Tomtom's early desktop sync software, Home, was adequate and offered many unusual or useless functions but at least it was bug free. The current desktop software for Start and Via is can be downloaded by non-owners and its buggy as of this writing.
Garmin has a spartan but wholly functional and bug free desktop client whose only job is to update maps and firmware; Tomtom's was also an advertising vehicle for its other products. Garmin warned and I confirm, it took over 4 hours to update maps and firmware on the 40LM, but it went without problems.
Confusing models, pricing and options
Both Garmin and Tomtom offer a bevvy of models, with confusing or inadequately advertised functionality. However, Tomtom's navigators offer more uniform options on all their models. Garmin's cheaper models cripple its detour capability, POI categories and maps, this is a major flaw in the 40LM, but you won't know how badly its crippled until you buy one, reading the box carefully is not enough and reviews are not thorough. For example, the Garmin 40 has up to 25 versions, 5 versions for the 40LM! There are options without maps, LM suffix means 'lifetime' otherwise not, but it can be 48 states, 49 states, each variant of states plus Canada, each variant of states plus Mexico etc. but no US, Canada and Mexico!!, but without a specific model numbers just a box label for the included option. After reading through so many options I later find there is no traffic support. Each added option cost more, and when searching for a 40LM you can get widely varying prices as these options are not mentioned, but buried in their spec sheet. Further the price of variants of the 40LM cost far more than higher end models in the Garmin line, models with more functionality. Even cheap Tomtom units have maps of the USA, Canada and Mexico, and have all features of POI and detours that Garmin considers 'advanced'.
Custom Features in Basic Navigators
Tomtom is far more adept in providing customized trip routes made manually, but it take more keystroke to program. This is invaluable when avoiding roads under construction, accidents or bypassing entire cities or routes, such as Washington DC's notorious traffic situation; Tomtom will recalculate a trip route with manually entered exceptions; there is no equivalent feature on the 40LM.
Tomtom's allow user updated map data, called Map-share, this allows users to update maps on their own to correct for their database errors. POI categories are not as strict as Garmin and are easier to customize. For example Garmin requires a major category such as "Shopping" to label a POI, whereas in Tomtom's a category can be anything, so Walmart can be a Walmart category, and needn't be forced to shopping. The 40LM has no customizable POI categories nor has user editable maps.
Beware. Lifetime is strictly defined by Garmin, but simplified it means life of the product line, not the one you own, memory capability of the model line, and map format provided by the map maker. If Garmin ceases to produce the model, or the new maps are larger than your device's capability or the map maker decides on a new format incompatible with your hardware, your 'lifetime' is over. This lifetime contract is not transferable. Several hacks and change in policy have been made by Garmin over the past 2 years, so track the current situation before buying a used Garmin, anticipate not being able to avail of lifetime since the policy is also tied to model types, until proven otherwise.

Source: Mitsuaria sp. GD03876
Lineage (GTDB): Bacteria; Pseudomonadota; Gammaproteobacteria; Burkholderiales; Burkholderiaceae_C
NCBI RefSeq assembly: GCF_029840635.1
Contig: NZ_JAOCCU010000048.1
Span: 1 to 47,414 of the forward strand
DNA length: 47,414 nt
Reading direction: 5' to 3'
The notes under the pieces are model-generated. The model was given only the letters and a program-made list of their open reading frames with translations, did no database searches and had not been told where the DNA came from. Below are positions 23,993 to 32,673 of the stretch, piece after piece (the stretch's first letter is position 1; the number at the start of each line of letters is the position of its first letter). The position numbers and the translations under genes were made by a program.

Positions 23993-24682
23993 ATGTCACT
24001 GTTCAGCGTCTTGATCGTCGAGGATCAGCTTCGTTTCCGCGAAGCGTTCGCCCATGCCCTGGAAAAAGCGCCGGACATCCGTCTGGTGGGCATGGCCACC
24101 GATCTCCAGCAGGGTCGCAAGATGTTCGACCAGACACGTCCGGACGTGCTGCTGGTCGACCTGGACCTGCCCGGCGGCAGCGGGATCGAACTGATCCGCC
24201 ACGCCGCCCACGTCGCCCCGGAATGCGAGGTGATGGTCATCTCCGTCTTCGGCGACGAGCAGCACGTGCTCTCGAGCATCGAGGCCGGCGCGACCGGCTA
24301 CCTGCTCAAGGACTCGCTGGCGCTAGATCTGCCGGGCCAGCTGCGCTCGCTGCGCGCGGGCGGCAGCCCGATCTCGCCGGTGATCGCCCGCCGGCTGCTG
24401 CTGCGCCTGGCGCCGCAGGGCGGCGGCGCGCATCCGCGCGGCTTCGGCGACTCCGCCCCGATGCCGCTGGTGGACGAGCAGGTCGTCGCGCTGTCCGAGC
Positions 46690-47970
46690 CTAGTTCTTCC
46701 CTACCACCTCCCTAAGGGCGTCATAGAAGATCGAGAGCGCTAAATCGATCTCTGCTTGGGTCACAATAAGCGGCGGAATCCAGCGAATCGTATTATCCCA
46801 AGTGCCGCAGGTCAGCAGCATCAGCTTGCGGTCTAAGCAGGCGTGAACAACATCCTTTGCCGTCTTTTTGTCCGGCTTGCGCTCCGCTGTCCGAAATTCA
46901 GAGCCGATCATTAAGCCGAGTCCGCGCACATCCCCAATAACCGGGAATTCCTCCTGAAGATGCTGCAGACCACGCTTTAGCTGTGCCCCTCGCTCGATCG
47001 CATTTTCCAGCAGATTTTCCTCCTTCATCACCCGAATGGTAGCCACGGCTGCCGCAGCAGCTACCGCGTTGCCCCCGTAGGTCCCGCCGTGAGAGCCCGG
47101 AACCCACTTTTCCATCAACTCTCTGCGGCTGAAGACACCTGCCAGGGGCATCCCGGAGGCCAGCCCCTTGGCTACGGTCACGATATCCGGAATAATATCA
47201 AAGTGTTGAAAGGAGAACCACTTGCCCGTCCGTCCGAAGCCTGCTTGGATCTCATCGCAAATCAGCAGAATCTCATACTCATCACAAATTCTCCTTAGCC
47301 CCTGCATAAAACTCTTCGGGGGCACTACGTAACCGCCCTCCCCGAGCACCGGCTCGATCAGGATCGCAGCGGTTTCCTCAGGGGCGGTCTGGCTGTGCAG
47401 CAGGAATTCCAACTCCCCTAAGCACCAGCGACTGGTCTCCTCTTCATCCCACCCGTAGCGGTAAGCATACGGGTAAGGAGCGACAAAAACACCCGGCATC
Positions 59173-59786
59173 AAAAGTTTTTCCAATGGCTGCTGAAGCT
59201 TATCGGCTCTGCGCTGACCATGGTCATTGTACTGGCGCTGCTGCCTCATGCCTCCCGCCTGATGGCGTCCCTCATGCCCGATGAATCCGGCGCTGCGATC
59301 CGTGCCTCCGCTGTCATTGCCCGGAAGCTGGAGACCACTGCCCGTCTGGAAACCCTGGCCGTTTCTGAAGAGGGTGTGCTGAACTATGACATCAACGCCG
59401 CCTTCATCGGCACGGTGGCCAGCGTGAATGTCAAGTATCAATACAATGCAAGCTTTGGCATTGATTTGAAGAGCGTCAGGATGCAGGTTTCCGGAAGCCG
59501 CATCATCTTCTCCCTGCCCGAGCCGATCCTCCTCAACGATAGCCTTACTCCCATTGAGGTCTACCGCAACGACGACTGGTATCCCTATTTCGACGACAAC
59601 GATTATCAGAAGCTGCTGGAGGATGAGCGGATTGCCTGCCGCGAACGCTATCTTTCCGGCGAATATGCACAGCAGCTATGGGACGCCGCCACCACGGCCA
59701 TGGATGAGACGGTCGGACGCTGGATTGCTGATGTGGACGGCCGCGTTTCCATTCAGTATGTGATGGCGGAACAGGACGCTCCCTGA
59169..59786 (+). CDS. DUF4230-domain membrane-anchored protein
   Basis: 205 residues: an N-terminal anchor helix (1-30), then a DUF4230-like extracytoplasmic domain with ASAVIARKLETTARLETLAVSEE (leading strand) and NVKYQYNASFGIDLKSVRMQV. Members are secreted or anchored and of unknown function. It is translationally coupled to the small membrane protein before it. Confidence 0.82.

The Garmin can emulate traveling a planned route, but in real time. This makes it nearly useless. On Tomtoms, it runs at 5x normal speed allow users to get an overview of the entire trip. For example, if you plan a trip that takes 30 minutes to complete, the Garmin will require 30 minutes, while Tomtom takes 6. Luckily, simulation is not a very useful function since one can read the trip route text once generated, but I use the simulator to check out the graphics and navigation aids offered for turns. Although I did not buy the Start 55 or Via 1535, the simulation mode allowed me to overview all the new graphics in Tomtoms to compare against the Garmin, which I had actually driven. Also, given the quality control complaints for both brands, I ran simulation mode in real time to exercise the GPS by running round trips from NY to CA, OH to TX, ME to FL, to 'burn in' the units and expose defects. This had the unit running 24 hrs x 7 days continuously. 40LM is very sensitive to GPS signals, if it finds a signal, it aborts the simulation and attempts to lock on, ending the simulation, to keep it going keep it far away from windows and on a table keep the screen UP, to keep the antenna facing down on your table. The unit worked without problems.
Update to the latest map available, the 40LM plotted more efficient routes to my destinations than my old Tomtom One, routes I had known before hand as optimal and had forced by Tomtom to take. However, it took other routes later I didn't know about and each saved many minutes of travel time. One typical route I used for years via Tomtom was over 30 minutes shorter using Garmins route. When I simulated these routes on a newer Tomtom Start 55, it plotted similar routes as Garmin, so I presume my old One had outdated maps. The old map and data were not efficient, but any GPS kept me from getting lost in foreign surroundings. These efficiencies made me opt for GPS with 'lifetime' maps, as efficiency required good map data and hopefully live traffic to plot appropriate detours.